For the first time, the Vatican has revealed a statistical picture of the internal fallout from the church's sex abuse epidemic. According to the Vatican's U.N. Ambassador Archbishop Silvano Tomasi, the Pope defrocked 848 priests over the past 10 years, and doled out lesser punishments to another 2,572 accused of raping and molesting children. That includes punishments handed down by John Paul II, Benedict XVI, and Francis.
The Vatican has been notoriously quiet on how it handled the abuse scandal internally. But a U.N. committee is now investigating the Vatican to determine whether it broke the international body's treaty banning torture. The worldwide problem child abuse within the Church could, the U.N. believes, meet the definition of torture as laid out in the treaty. The Vatican has pushed back on that point, arguing that it is only responsible for enforcing the treaty within the boundaries of the Vatican City, and not in the Catholic church's global presence.
Here are some more details from the Vatican's new release of numbers, first reported by the Associated Press.
- In 2001, the Vatican began to require bishops to report cases of abuse to Rome. In 2010, the church finally told bishops to also report those cases to the police.
- Since 2004, the Vatican received 3,400 credible cases of abuse.
- In total, 848 priests were defrocked, and 2,572 were sanctioned. The Vatican explained that the lesser punishments were often the end result of abuse investigations going back decades, mainly because the abusive priests were elderly or infirm. Tomasi said that the lesser punishments still meant that the priests were"put in a place where he doesn't have any contact with the children."
- There was a huge spike in the sanctions, starting in 2010. Before that, about 100 priests per year were sanctioned in this way.
The AP notes that there are fluctuations in the number of reported cases and disciplined priests year-to year, which "roughly parallel the years in which abuse scandals were in the news." Although the Vatican has long faced criticism for the existence of the widespread abuse itself, it faced even sharper questioning over its institutional efforts to keep the scandal under wraps for as long as possible.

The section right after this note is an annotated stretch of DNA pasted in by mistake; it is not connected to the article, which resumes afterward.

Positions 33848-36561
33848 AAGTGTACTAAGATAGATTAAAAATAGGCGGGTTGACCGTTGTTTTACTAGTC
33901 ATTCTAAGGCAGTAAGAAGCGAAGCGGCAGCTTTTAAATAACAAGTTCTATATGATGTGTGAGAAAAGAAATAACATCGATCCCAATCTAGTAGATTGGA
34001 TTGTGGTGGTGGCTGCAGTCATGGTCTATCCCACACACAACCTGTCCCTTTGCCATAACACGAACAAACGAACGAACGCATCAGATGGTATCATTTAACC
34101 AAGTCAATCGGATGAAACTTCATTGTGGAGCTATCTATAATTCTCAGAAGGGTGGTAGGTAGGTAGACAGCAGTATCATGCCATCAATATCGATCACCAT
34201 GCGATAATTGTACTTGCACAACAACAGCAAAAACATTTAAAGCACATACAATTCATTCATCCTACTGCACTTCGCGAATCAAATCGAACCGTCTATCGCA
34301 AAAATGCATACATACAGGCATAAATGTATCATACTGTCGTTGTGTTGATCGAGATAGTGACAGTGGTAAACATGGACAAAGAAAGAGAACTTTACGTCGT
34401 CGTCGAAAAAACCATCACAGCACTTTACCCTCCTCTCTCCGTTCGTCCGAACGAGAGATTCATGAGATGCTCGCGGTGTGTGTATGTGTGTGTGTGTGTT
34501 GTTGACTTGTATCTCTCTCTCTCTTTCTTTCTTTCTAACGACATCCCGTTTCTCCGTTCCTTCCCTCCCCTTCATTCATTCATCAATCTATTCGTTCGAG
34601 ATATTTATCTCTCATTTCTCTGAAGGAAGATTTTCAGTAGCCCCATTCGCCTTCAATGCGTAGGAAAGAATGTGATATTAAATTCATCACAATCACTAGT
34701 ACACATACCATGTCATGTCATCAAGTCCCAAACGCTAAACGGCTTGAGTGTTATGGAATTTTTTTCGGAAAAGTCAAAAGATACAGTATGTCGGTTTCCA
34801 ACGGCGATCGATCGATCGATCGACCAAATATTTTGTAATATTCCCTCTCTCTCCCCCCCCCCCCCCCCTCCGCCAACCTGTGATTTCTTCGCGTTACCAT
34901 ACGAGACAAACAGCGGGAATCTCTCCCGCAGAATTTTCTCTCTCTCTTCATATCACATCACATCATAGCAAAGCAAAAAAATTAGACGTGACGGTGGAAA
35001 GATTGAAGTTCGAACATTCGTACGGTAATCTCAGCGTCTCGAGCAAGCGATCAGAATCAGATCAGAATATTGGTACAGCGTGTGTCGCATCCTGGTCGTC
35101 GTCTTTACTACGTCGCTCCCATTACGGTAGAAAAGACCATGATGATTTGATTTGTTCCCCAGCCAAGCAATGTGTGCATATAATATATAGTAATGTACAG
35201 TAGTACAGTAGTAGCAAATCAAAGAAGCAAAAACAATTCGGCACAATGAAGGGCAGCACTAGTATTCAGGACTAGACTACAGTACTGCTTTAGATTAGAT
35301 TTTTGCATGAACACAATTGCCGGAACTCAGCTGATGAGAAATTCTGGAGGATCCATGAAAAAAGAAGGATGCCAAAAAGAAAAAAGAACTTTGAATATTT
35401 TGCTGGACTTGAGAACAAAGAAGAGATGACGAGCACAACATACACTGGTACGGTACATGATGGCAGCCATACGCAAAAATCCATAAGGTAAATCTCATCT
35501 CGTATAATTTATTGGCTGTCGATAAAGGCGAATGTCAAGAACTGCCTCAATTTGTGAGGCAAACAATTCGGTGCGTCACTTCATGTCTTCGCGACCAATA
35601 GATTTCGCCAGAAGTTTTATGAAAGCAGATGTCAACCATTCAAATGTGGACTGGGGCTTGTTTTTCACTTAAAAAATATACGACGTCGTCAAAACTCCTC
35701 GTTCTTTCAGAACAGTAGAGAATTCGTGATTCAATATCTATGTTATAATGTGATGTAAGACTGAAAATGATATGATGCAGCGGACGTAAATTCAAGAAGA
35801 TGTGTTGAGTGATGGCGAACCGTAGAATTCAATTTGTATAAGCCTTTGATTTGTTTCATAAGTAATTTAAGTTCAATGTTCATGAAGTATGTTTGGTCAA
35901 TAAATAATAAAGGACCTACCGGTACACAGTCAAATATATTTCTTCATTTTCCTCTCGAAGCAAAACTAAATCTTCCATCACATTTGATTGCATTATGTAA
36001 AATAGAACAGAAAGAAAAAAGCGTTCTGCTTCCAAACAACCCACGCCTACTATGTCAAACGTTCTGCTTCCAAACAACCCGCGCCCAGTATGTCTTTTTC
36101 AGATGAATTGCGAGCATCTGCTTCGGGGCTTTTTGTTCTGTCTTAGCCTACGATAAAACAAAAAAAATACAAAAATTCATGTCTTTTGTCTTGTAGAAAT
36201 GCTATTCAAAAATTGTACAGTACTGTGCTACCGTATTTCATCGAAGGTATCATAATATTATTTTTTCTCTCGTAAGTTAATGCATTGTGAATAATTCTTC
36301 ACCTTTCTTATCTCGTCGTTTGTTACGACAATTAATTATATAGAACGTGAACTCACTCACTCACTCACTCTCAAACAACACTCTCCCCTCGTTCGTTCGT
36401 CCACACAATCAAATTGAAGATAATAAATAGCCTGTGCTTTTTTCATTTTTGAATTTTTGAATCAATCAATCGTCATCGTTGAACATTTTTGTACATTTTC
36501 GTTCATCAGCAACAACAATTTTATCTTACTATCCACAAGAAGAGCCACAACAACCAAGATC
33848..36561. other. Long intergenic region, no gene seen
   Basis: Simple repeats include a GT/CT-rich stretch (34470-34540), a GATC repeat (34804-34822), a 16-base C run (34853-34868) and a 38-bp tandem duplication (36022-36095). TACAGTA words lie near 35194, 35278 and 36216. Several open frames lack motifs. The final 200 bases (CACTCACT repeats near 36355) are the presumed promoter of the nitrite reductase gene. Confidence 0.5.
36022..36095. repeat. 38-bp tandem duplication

Until 2002, it was commonplace for bishops to quietly reassign priests accused of child abuse, without reporting them to police. That all changed following a Pulitzer Prize-winning investigation by the Boston Globe detailing the clergy abuse. The Vatican statistics reported by the AP didn't contain one crucial figure that many would like to know: whether the defrocked priests also faced investigations from law enforcement.
Pope Francis was relatively quiet on the issue of child abuse by clergy for most of his first year as Pope. This April, the Pontiff "personally ask[ed] for forgiveness for the damage they have done for having sexually abused children" during what were apparently off-script remarks at a speech to a Catholic children's NGO.
Earlier this year, the Vatican provided documents to the U.N. during a previous round of questioning by a different panel that indicated it had defrocked 384 priests in just two years — 2011 and 2012 — in connection with the scandal. While the Holy See eventually admitted that the figure was accurate, they noted that it was "incomplete." Well, now we know the bigger picture.
This article is from the archive of our partner The Wire.
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